Argument #2 – Christ came to fulfill “all” of the “jots and tittles” of the OT law and prophets in AD 70 (Matthew 5:17-18=Matthew 24:35).  This would have to include the judgment and resurrection of Daniel 12:1-4
Gentry says that when Christ referred to the fulfillment of “all things written” in (Luke 21:22), He was referring to Old Testament prophecies only, and that Christ therefore did not include the resurrection of all men and the Second Coming in the term “all things written.”[17]  But if Jesus came to fulfill “all” of the “jots and tittles” of the OT law and prophets when “heaven and earth” pass and if Reformed, Evangelical and partial preterist theologians are admitting that “heaven and earth” in (Matthew 5:17-18) refers to the Temple and or old covenant world of Israel which perished in AD 70, then “Houston we have a problem” for Gentry and partial preterism!  Some of the best Reformed theologians have taught that “heaven and earth” in Matthew 5:18 refers to the old covenant system which passed away in AD 70.  Reformed theologian John Brown:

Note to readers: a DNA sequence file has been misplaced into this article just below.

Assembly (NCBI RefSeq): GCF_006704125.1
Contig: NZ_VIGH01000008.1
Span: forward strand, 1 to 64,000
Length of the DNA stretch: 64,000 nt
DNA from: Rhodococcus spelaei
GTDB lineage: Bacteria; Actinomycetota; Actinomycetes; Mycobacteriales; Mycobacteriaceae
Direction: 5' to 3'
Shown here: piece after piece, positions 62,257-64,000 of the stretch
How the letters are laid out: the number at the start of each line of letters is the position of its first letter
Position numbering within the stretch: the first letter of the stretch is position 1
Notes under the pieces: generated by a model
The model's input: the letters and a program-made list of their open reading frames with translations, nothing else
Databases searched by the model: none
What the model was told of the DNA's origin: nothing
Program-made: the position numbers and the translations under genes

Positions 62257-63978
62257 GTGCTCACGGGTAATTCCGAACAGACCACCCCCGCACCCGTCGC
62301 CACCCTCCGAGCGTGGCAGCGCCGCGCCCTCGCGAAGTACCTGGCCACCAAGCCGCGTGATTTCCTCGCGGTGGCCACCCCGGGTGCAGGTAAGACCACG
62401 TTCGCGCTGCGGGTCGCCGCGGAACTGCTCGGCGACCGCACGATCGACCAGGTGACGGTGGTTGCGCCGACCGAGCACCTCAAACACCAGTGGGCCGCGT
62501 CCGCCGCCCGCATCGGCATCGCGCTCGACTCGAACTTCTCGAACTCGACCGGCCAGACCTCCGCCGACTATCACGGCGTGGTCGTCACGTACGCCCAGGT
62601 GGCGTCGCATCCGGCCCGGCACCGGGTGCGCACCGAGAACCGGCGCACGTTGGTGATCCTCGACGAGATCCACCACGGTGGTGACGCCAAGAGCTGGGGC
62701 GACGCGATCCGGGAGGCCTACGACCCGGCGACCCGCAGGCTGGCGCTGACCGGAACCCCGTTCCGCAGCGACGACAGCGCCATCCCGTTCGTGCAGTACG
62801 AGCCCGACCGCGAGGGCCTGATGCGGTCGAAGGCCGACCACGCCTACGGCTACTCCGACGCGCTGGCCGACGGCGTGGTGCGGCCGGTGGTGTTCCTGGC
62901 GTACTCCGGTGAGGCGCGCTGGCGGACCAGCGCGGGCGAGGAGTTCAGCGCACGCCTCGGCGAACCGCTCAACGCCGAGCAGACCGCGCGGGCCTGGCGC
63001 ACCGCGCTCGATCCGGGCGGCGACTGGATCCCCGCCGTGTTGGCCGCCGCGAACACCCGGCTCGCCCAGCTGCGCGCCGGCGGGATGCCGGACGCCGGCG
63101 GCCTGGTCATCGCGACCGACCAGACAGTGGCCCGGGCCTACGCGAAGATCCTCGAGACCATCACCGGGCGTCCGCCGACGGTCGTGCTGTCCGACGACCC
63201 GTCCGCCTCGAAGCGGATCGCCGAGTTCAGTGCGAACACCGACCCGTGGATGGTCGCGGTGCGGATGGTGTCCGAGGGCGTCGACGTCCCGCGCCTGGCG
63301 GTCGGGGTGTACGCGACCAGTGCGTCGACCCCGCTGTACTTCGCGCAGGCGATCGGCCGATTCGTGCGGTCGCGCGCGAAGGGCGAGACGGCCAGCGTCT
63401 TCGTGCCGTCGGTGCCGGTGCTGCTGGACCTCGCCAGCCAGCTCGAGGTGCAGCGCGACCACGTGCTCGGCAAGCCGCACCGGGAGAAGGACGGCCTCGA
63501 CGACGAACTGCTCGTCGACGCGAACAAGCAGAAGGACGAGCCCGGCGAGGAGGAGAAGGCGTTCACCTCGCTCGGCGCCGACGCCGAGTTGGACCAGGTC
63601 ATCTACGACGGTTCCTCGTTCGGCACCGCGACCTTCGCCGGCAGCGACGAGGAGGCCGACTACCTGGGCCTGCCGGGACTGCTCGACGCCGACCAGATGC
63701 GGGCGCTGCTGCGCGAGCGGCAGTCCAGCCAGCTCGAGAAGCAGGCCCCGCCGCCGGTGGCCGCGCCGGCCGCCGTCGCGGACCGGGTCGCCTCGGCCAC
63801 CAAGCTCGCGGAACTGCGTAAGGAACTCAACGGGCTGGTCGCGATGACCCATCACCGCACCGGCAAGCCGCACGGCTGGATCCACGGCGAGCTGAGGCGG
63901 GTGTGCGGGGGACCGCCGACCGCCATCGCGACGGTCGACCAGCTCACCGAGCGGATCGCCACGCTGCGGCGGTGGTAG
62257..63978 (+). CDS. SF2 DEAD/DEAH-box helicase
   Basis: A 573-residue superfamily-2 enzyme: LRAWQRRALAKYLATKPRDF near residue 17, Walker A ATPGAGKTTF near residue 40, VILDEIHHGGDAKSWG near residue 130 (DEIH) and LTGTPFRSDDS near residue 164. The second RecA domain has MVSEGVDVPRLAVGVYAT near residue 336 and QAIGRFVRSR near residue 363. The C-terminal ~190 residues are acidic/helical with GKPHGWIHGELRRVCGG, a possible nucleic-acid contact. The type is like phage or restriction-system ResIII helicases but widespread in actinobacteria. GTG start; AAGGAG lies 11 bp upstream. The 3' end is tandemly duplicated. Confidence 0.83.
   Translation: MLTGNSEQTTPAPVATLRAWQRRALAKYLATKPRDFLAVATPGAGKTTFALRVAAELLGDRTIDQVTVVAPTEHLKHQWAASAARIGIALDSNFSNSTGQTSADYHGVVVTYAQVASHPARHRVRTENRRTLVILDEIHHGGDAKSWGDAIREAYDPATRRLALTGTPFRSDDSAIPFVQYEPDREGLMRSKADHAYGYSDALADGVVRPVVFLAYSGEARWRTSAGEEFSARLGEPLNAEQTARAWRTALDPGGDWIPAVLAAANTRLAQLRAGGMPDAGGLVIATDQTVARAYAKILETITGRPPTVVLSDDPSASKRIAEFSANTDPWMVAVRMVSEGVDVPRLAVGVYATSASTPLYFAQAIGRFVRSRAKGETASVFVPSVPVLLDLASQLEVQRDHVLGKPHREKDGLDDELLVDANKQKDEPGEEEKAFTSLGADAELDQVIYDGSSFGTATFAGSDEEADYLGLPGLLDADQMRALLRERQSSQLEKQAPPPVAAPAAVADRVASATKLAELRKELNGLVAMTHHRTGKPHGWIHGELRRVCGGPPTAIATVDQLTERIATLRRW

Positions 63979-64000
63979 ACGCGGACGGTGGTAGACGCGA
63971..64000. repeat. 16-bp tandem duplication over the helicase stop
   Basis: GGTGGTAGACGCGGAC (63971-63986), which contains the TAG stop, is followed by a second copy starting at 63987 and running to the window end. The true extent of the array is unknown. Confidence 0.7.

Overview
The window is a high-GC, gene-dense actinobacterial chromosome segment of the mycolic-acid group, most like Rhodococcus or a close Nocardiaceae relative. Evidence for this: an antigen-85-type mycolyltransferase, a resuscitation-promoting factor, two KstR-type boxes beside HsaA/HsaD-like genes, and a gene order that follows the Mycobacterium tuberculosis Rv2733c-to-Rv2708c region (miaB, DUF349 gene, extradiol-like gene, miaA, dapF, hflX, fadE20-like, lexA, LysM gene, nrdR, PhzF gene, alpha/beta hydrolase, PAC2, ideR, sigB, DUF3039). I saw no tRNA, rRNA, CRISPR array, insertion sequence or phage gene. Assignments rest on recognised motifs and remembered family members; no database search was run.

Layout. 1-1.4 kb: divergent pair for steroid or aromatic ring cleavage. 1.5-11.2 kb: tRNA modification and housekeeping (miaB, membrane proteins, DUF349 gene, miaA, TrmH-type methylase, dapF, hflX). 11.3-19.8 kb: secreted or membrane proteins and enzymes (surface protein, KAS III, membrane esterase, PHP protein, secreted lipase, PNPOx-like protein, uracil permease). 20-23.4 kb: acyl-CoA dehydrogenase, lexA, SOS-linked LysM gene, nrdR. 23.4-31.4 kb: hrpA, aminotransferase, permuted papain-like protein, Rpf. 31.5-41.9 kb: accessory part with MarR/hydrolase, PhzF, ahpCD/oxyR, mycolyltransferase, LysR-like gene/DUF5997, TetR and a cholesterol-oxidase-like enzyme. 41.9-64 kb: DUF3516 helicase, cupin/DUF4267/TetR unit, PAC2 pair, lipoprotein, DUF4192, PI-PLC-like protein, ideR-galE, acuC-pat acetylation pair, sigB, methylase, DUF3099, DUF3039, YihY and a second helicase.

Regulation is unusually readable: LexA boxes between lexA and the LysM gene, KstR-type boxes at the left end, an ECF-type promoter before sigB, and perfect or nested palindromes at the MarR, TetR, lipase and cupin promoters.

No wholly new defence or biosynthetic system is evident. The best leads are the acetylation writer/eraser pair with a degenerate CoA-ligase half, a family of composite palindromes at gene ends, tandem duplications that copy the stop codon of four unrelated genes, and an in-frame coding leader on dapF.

But a person at all familiar with the phraseology of the Old Testament Scriptures, knows that the dissolution of the Mosaic economy, and the establishment of the Christian, is often spoken of as the removing of the old earth and heavens, and the creation of a new earth and new heavens.[18]
Evangelical theologian Crispin H.T. Fletcher-Louis agrees:
. . . [T]he principal reference of “heaven and earth” is the temple centered cosmology of second-temple Judaism which included the belief that the temple is heaven and earth in microcosm.  Mark 13[:31] and Matthew 5:18 refer then to the destruction of the temple as a passing away of an old cosmology. . . .[19]